Strong happy to steer clear of fame
Mark Strong has said he hates the idea of being famous and is keen to avoid becoming as recognisable as some of his former co-stars.
The Tinker, Tailor, Soldier, Spy actor told the Radio Times that he didn't want to be famous and followed by photographers everywhere he went.
He said: "I can't stress enough how totally uninterested I am. There is no part of me that wants to have to pull the blinds down when I'm talking to my wife about dinner because some photographer is in a bush outside."
Mark starred alongside Benedict Cumberbatch in the upcoming The Imitation Game and said: "It's awful, because everyone wants a picture for Facebook, and if you're Benedict you now can't walk down the street. I wouldn't wish it on my worst enemy and I think he's lovely."
Mark added that he couldn't stand being mollycoddled on set: "An assistant director said to me the other day, 'Where are you going?' I said, 'Across the road.' And she said, 'Wait, I'll get someone to take you.' And I had to remind this 12-year-old, I actually cross the road on my own most days.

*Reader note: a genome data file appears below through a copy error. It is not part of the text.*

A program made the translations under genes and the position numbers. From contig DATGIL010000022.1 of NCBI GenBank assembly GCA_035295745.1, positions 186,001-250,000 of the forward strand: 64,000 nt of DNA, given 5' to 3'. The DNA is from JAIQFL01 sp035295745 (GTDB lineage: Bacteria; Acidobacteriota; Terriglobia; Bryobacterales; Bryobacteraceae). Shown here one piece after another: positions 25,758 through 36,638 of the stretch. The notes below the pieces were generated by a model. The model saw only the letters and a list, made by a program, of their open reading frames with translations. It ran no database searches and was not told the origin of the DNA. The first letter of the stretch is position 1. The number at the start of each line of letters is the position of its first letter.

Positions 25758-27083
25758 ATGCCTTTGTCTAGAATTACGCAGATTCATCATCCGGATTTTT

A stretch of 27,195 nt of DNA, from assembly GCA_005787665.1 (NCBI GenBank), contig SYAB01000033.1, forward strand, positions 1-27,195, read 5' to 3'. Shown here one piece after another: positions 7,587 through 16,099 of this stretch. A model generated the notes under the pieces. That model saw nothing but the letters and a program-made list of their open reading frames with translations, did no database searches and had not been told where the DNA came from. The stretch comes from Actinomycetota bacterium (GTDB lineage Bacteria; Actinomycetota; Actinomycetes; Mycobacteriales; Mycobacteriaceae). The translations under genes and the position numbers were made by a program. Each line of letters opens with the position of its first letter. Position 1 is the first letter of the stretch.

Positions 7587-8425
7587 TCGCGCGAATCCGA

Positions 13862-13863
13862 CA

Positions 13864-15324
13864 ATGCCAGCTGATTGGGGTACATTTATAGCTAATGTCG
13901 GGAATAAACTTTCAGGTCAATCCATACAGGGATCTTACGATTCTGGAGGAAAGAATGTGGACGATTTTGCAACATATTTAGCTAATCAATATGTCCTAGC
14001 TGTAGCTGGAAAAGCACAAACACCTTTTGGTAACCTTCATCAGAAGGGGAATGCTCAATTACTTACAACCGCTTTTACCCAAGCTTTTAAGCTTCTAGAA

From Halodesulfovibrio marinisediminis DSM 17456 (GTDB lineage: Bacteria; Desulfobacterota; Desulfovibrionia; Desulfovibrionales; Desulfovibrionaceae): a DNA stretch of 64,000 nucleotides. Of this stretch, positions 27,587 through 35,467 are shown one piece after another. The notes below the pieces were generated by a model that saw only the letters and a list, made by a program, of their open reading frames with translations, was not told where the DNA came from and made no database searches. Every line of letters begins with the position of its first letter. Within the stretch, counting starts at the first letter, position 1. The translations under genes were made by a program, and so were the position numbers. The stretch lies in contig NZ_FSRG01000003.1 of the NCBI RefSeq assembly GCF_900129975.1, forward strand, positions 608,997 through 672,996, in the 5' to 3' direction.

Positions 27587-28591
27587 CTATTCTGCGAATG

"They all have walkie talkies so you hear them muttering, 'Mark is now walking to the set. Mark is now going to the toilet.' I have literally had to tell people to stop putting my socks on for me."
Mark who starred alongside Daniel Craig in Our Friends In The North, said he had pitied the James Bond actor before his lucky break: "I was sharing a flat with Danny and he didn't work for months afterwards, whereas I went straight back into a play. So I'm making £300 a week, thinking, 'Poor old Danny'."
The actor also explained there was a reason he liked to take the villain roles rather than the leading man: "Heroes don't get the outrageous costume or the fantastic one-liner. And I find villains interesting because they're exotic. I don't actually go home and menace the neighbours."